Direct numerical simulation is used to study the effect of crossflow on the dynamics, entrainment and mixing characteristics of vortex rings issuing from a circular nozzle. Three distinct regimes exist, depending on the velocity ratio (ratio of the average nozzle exit velocity to free-stream crossflow velocity) and stroke ratio (ratio of stroke length to nozzle exit diameter). Coherent vortex rings are not obtained at velocity ratios below approximately 2. At these low velocity ratios, the vorticity in the crossflow boundary layer inhibits roll-up of the nozzle boundary layer at the leading edge. As a result, a hairpin vortex forms instead of a vortex ring. For large stroke ratios and velocity ratio below 2, a series of hairpin vortices is shed downstream. The shedding is quite periodic for very low Reynolds numbers. For velocity ratios above 2, two regimes are obtained depending upon the stroke ratio. Lower stroke ratios yield a coherent asymmetric vortex ring, while higher stroke ratios yield an asymmetric vortex ring accompanied by a trailing column of vorticity. These two regimes are separated by a transition stroke ratio whose value decreases with decreasing velocity ratio. For very high values of the velocity ratio, the transition stroke ratio approaches the 'formation number'. In the absence of trailing vorticity, the vortex ring tilts towards the upstream direction, while the presence of a trailing column causes it to tilt downstream. This behaviour is explained. In the absence of crossflow, the trailing column is not very effective at entrainment, and is best avoided for optimal mixing and entrainment. However, in the presence of crossflow, the trailing column is found to contribute significantly to the overall mixing and entrainment. The trailing column interacts with the crossflow to generate a region of high pressure downstream of the nozzle that drives crossflow fluid towards the vortex ring. There is an optimal length of the trailing column for maximum downstream entrainment. A classification map which categorizes the different regimes is developed.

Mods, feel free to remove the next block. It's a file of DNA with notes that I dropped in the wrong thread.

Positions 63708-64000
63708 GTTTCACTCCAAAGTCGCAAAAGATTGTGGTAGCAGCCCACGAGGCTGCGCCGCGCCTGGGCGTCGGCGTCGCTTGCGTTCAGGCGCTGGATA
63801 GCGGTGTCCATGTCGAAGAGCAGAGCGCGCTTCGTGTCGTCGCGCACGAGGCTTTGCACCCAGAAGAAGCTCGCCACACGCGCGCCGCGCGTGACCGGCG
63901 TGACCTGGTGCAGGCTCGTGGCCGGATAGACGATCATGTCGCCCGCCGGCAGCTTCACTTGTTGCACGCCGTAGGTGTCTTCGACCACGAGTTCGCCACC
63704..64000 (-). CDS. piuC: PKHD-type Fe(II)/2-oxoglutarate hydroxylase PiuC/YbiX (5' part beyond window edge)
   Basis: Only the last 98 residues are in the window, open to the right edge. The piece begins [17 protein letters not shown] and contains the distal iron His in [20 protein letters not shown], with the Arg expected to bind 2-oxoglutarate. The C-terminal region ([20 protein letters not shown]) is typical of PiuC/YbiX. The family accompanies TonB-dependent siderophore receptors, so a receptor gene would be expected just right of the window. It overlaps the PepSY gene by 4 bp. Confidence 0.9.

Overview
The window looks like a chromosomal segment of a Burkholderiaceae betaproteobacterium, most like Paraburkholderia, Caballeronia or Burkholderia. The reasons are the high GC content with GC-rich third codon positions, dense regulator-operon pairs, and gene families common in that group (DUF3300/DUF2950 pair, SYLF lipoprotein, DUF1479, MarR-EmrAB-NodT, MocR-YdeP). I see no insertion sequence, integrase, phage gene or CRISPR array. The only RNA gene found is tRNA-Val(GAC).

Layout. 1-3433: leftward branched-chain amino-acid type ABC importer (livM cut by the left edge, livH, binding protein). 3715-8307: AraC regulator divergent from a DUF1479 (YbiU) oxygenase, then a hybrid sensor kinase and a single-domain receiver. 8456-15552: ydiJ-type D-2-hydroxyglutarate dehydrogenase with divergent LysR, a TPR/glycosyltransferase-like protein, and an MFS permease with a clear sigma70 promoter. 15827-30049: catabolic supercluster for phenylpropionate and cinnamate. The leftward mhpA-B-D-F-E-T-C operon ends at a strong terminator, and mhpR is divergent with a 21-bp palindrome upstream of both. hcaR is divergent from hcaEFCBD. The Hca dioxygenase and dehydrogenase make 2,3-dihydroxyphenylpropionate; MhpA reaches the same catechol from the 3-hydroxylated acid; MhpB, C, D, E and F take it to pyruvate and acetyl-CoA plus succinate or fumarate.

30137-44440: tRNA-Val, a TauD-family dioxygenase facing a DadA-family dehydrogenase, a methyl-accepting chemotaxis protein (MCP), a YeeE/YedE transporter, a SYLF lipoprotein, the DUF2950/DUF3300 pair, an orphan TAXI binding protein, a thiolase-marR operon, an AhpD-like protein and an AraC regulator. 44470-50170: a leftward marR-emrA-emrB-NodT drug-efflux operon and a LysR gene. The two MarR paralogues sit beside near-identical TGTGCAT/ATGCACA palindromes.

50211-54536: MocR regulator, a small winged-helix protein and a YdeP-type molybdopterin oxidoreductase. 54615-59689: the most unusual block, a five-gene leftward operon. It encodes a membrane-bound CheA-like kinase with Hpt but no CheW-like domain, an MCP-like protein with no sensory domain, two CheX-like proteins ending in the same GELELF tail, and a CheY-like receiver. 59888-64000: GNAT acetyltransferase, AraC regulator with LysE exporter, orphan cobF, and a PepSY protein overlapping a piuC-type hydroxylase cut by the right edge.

Bibliographical noteFunding Information:
This work was supported by the Air Force Office of Scientific Research (AFOSR) under grant FA-9550-04-1-0064. Computer time was provided by the National Center for Supercomputing Applications (NCSA), Minnesota Supercomputing Institute (MSI) and the San Diego Supercomputer Center (SDSC). We thank Dr Suman Muppidi for helpful discussions.